In the early 1980s, FBI Agent Jake Kelly investigates the murder of an Asian professor at a small, mid-western college. Agent Kelly follows the fleeing killers to Taiwan, where he finds himself on a collision course with the FBI, the State Department, the Chinese Mafia, and the Government of the Republic of China -- in a land where the truth is not what it seems and the only people he can trust, cannot be trusted at all. Come watch this riveting tale about the rarely discussed conflict of Taiwan, and the darkness behind it.
Additional Screenings, 7:30-9:30 p.m.: Tues., Feb. 15 Barnum 08 Wed., Feb. 16 Olin 011 Thurs., Feb. 17 Olin 011 Tues., Feb. 22 Pearson 106 Wed., Feb. 23 Pearson 104
Taiwanese-American actor/producer, Will Tiao, A96, graduated with a B.A. in International Relations and worked in the field of international politics before entering the Hollywood scene. He received a Fulbright Scholarship for his research on the Association of Southeast Asian Nations in Manila, Philippines. Tiao served as a Presidential Management Fellow under the Clinton administration and went on to become an international economist under the George W. Bush administration. In 2002 he decided to leave politics to pursue a career in entertainment.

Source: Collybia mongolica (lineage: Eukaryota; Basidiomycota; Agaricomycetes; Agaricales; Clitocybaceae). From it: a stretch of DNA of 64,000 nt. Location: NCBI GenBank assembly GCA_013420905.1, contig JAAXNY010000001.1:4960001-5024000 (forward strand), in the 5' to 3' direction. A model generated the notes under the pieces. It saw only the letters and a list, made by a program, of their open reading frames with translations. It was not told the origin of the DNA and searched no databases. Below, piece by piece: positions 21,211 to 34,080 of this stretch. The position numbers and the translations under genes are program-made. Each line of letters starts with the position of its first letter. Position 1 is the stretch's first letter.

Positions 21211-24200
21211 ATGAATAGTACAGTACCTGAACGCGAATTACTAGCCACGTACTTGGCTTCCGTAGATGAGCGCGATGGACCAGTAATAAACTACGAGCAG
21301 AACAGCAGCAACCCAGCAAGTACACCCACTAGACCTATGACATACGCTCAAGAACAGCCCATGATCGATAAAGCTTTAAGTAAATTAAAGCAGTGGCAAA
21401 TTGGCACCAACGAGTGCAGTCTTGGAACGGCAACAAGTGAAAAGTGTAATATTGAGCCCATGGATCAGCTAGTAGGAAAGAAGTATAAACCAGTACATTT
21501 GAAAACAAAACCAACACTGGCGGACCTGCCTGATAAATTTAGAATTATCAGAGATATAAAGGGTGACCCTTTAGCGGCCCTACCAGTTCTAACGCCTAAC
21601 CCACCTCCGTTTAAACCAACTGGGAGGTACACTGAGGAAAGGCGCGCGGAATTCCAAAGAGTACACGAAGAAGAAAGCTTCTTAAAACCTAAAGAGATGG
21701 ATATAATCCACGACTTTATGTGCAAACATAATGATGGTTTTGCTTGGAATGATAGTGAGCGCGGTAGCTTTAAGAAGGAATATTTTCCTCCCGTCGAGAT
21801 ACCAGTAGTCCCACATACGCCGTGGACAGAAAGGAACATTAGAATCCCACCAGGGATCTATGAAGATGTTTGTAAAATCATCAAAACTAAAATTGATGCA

Funded through AS&E Diversity Fund Co-sponsored by Asian American Center,Taiwanese Association of Students at Tufts, Office of Alumni Relations, Tufts Asian American Alumni Association For more information contact: firstname.lastname@example.org
The Tufts Daily
Thursday, February 24, 2011
Married to the Sea